Why We Chose To
Build This Page
Forced By Teachers, or Inspiration
From a Higher Power?
Things started changing for people in the latter half of the 1990's. As the human race approached the dawning of the new millennium, the fear of human beings towards the coming of the Apocalypse became more apparent. This is not to assume that these feelings have never existed until now, but that they became more openly prevalent within society. With the impending Y2K bug assumed to be able to end life as we knew it, many people decided to store canned goods and bottled water in the hopes of surviving on their own. Believe us, one of these people is in this very group today (and living quite comfortably, we might add).
Human beings have always held a strange fascination with the unknown, whether it be tales of horror, occurrences of witchcraft, or the force with which Organized Religion entrances most people. As the supposed end of the world came upon us, most looked to the words of a higher power to reach solstice in their lives - most prevalently, the Book of Revelation and the Book of Daniel as contained within the Bible. By looking towards what was on the other side of ordinary life as we knew it - namely, the salvation of the innocent and the promise of heavenly rewards and eternal life, people began to question what, indeed, was it that brought us here in the first place (Strangely enough, the common obsession with vampirism stems from some of the same beliefs).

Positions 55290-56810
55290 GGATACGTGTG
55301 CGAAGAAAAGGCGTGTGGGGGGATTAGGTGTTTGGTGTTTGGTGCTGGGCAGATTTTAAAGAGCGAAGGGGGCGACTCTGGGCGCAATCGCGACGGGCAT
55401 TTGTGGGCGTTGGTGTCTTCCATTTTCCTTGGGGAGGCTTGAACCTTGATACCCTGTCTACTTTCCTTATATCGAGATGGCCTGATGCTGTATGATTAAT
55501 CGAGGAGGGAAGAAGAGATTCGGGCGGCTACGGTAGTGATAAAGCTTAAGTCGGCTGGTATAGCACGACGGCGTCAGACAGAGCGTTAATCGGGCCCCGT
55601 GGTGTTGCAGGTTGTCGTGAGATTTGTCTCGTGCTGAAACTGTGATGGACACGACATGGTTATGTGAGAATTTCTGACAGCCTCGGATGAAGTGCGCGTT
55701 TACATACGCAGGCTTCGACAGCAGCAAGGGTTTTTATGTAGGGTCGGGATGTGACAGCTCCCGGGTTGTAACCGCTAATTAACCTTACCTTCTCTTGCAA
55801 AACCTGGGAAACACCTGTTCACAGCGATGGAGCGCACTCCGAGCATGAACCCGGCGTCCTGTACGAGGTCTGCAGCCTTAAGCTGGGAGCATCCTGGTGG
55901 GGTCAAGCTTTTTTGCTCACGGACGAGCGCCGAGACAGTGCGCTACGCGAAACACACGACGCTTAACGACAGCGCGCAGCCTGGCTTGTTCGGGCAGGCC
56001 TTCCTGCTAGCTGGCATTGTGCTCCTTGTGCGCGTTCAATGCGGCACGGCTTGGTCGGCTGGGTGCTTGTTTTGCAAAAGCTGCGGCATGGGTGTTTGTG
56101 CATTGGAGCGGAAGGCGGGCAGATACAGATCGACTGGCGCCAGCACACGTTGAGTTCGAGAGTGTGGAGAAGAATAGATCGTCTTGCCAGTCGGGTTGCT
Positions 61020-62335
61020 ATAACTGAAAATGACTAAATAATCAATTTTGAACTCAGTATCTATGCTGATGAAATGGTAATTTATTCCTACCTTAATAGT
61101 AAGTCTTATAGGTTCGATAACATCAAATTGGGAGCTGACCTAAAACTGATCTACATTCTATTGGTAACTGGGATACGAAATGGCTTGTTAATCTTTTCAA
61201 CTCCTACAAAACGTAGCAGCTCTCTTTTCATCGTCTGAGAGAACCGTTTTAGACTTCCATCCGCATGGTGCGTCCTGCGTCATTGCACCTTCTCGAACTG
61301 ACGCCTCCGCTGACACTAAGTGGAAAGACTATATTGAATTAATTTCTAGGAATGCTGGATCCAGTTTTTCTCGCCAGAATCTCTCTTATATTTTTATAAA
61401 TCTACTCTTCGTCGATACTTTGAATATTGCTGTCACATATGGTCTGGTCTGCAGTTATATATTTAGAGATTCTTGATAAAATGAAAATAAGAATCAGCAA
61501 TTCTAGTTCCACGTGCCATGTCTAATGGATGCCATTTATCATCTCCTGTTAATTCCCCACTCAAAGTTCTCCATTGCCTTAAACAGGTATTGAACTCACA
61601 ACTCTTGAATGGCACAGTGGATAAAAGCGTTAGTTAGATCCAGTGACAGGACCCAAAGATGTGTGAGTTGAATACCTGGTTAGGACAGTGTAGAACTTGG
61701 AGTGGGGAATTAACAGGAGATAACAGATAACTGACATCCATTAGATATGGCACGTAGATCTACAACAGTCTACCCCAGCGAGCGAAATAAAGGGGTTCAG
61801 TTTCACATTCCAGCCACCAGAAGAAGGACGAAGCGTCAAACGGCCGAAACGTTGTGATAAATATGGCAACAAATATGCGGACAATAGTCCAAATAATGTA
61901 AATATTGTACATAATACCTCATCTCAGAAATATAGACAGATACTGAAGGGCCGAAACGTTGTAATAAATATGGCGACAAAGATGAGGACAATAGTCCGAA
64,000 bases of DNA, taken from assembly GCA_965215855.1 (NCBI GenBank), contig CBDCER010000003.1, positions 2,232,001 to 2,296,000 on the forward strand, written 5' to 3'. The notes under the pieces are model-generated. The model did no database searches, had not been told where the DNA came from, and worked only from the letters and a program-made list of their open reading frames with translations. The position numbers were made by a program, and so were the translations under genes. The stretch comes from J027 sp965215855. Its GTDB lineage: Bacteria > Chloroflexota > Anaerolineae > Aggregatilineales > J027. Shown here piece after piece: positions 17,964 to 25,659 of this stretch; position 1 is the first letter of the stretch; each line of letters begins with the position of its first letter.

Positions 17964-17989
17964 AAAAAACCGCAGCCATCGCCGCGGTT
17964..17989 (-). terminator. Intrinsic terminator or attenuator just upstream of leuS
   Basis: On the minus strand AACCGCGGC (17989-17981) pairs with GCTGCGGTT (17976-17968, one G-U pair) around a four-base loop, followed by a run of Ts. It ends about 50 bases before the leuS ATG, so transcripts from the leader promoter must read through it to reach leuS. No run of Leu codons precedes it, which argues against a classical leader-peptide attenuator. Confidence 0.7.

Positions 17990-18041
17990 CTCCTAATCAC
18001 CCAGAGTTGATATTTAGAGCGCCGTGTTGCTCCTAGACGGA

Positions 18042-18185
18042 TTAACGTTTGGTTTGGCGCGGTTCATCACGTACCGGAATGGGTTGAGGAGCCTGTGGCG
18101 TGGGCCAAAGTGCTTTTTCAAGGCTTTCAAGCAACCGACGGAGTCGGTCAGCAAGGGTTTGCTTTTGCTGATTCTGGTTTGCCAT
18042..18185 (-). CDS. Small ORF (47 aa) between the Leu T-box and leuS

The way in which we, as people, feel most free in the expression of our ideas, thoughts, and beliefs has always been best evidenced within the creative arts. In the 16th century, this fear of the end times was tackled by Hans Burgkmair in the form of paintings, while, in the 19th century, Gustave Dore found solace in his woodcuttings. Both artists used the most innovative technique available at the time to imagine what the end of the world would be like as stated in the Christian Apocalyptic texts.
Today we have a new breed of artist, crafting both words and pictures to imagine the ferocity with which the end times will come upon us: the filmmaker. Whether they be brothers, a Frenchman drawing upon a surreal childhood dream, or a pair of college dropouts who once spent their days writing musicals revolving around cannibalism, the fear which the millennium and its self-assuring doom struck in their hearts was captured in the form of artwork. These souls, like those who lived before them, used the most innovative medium available for art today - the feature-length film. In doing so, they reached out not only towards grasping personal fears, but towards the millions who saw these films as well. Whether these images were genuinely effective in altering the normal thought process of the audience or the message was laid by the wayside as subservient humor, all deal with images of a world to come, and inspired thought as to what the approaching millennium would bring.
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